There seemed no likelihood of Taylor taking his assistant George Kerr with him to Watford – in fact it seems Kerr was more interested in succeeding to the manager’s job at Lincoln – nor full back Ian Branfoot who it is known he had a high regard for, and who had taken on more of a coaching than playing role towards the end of the season. In fact, the board acted much more quickly than their successors would do several years later when the time next came to find a replacement for a successful manager, and within a matter of days appointed Kerr as manager. By all accounts not looking outside the club at all they aimed for continuity, the 34-year-old Kerr having completed four years as assistant to Taylor and would therefore be expected to be thoroughly steeped in his methods.
The only player to have been released at the end of the season was teenage midfielder Peter Sellars whose only brief first team experience had been over a year before, while popular striker Percy Freeman had decided to retire from football although not yet 32 years old. Almost straight after the end of the season, Graham Taylor had taken immediate steps to sign a replacement for Freeman, lining up 22-year-old Jeff Hemmerman who had surprisingly been given a free transfer by Second Division Hull City despite finishing as their top scorer with seven goals from 27 games. Hemmerman’s main claim to fame had been as the winner of Match of the Day’s ‘Goal of the Month’ competition the previous March. However, the player decided instead to join City’s Third Division rivals, Port Vale. Taylor departed for Watford soon afterwards and his successor elected not to pursue a replacement for the departed Freeman. This was to leave City with only two recognised strikers for two places in the team apart from raw teenagers Glenn Cockerill and Mark Cox.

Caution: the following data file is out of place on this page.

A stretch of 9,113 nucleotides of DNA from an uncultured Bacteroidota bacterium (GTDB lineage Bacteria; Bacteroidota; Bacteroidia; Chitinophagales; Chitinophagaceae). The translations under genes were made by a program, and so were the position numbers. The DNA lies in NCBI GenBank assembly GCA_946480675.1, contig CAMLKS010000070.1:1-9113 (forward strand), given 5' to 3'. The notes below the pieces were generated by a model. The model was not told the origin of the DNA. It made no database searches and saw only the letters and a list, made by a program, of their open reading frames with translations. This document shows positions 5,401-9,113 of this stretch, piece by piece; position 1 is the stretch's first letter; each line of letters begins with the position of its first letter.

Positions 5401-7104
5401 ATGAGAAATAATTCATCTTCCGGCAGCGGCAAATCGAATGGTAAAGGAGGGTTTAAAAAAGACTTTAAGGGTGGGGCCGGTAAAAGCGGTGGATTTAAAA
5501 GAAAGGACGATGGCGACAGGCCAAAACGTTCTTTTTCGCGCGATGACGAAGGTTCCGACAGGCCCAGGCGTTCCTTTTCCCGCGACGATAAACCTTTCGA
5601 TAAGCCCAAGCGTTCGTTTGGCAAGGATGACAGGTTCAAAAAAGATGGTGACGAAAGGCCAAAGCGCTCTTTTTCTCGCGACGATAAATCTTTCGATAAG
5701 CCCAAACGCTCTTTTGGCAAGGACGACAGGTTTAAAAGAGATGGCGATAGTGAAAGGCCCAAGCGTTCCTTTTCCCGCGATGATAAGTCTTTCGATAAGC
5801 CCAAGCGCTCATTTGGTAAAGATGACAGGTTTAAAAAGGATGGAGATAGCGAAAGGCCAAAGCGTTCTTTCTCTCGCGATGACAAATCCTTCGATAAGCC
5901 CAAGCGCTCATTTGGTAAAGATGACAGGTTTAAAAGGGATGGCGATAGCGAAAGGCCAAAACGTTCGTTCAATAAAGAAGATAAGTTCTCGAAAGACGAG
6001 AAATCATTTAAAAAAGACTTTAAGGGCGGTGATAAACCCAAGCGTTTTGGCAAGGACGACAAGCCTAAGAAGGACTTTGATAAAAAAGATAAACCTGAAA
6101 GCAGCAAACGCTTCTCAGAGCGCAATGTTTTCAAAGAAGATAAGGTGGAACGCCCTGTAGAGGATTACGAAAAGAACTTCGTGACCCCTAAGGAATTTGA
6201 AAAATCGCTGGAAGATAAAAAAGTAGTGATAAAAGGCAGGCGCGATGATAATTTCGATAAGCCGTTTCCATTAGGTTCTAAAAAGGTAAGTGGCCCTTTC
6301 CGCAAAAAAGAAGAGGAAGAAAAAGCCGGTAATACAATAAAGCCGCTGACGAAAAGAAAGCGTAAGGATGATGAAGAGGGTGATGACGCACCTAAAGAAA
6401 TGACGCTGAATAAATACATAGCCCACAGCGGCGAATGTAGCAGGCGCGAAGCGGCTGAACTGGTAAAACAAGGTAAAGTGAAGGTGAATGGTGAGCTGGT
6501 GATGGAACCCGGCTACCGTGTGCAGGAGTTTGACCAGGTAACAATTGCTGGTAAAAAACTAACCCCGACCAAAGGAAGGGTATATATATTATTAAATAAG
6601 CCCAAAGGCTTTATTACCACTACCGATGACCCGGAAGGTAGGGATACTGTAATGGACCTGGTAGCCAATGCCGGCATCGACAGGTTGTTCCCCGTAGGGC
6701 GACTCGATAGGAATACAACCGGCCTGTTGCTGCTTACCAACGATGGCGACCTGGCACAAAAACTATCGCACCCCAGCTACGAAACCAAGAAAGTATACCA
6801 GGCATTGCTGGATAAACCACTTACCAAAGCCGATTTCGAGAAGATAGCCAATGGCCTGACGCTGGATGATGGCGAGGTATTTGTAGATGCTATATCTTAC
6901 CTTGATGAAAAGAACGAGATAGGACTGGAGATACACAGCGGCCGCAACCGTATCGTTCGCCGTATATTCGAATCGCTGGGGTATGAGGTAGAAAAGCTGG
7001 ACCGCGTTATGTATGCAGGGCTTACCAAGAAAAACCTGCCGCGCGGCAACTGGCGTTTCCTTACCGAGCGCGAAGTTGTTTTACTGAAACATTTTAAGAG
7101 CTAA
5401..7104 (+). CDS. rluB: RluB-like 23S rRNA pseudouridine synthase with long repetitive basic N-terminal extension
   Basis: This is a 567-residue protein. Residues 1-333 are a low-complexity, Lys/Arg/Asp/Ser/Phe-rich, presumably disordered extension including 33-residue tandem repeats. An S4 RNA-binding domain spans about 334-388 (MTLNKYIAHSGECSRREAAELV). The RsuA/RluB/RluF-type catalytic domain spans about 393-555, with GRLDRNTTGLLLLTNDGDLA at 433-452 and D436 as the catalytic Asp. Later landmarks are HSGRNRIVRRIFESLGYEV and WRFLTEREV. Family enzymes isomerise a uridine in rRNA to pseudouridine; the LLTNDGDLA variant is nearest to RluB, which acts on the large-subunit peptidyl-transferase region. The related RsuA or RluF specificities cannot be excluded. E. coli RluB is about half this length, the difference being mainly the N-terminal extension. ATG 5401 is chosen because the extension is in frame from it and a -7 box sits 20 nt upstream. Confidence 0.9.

Almost Taylor’s last act before leaving the club was to secure the services of four more teenagers who had been recommended to the club by a friend of the Sunderland-born City player Alan Harding. These were all players with the Lambton Street Boys Club in that city, and all aged 18 were tall midfielder Mick Harford, centre half Mick Smith, left back Keith Laybourne and midfielder/winger Alan Eden. Taylor had been to see them play, and according to Harford three of them arrived at Lincoln on the same day that Taylor left, with Eden joining a few weeks later. All four players were to eventually appear in the City first team, and two of them would go on to have notable careers in football.